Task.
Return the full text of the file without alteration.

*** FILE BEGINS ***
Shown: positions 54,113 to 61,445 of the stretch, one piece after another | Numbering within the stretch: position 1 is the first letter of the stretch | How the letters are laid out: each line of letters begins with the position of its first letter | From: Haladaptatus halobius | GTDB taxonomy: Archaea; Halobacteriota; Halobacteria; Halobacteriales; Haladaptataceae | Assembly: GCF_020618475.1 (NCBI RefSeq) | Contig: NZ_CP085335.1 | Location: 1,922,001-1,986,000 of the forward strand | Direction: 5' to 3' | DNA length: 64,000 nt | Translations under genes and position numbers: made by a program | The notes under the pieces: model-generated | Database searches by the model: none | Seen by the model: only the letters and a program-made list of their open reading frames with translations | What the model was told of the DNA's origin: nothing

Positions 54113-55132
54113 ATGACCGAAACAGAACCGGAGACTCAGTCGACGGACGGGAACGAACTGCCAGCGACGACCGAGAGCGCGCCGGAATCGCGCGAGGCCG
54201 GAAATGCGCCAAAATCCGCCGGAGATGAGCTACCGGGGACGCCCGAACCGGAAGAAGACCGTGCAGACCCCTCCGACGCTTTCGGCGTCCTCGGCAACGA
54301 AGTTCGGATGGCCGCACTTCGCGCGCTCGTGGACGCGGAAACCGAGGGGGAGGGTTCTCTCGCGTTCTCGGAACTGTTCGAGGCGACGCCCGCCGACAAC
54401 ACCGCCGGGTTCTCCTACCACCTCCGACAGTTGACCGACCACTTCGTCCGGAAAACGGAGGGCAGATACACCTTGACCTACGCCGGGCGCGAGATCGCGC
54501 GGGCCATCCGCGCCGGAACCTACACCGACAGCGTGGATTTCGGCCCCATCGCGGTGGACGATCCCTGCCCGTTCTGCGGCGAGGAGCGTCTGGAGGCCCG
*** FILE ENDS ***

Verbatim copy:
Shown: positions 54,113 to 61,445 of the stretch, one piece after another | Numbering within the stretch: position 1 is the first letter of the stretch | How the letters are laid out: each line of letters begins with the position of its first letter | From: Haladaptatus halobius | GTDB taxonomy: Archaea; Halobacteriota; Halobacteria; Halobacteriales; Haladaptataceae | Assembly: GCF_020618475.1 (NCBI RefSeq) | Contig: NZ_CP085335.1 | Location: 1,922,001-1,986,000 of the forward strand | Direction: 5' to 3' | DNA length: 64,000 nt | Translations under genes and position numbers: made by a program | The notes under the pieces: model-generated | Database searches by the model: none | Seen by the model: only the letters and a program-made list of their open reading frames with translations | What the model was told of the DNA's origin: nothing

Positions 54113-55132
54113 ATGACCGAAACAGAACCGGAGACTCAGTCGACGGACGGGAACGAACTGCCAGCGACGACCGAGAGCGCGCCGGAATCGCGCGAGGCCG
54201 GAAATGCGCCAAAATCCGCCGGAGATGAGCTACCGGGGACGCCCGAACCGGAAGAAGACCGTGCAGACCCCTCCGACGCTTTCGGCGTCCTCGGCAACGA
54301 AGTTCGGATGGCCGCACTTCGCGCGCTCGTGGACGCGGAAACCGAGGGGGAGGGTTCTCTCGCGTTCTCGGAACTGTTCGAGGCGACGCCCGCCGACAAC
54401 ACCGCCGGGTTCTCCTACCACCTCCGACAGTTGACCGACCACTTCGTCCGGAAAACGGAGGGCAGATACACCTTGACCTACGCCGGGCGCGAGATCGCGC
54501 GGGCCATCCGCGCCGGAACCTACACCGACAGCGTGGATTTCGGCCCCATCGCGGTGGACGATCCCTGCCCGTTCTGCGGCGAGGAGCGTCTGGAGGCCCG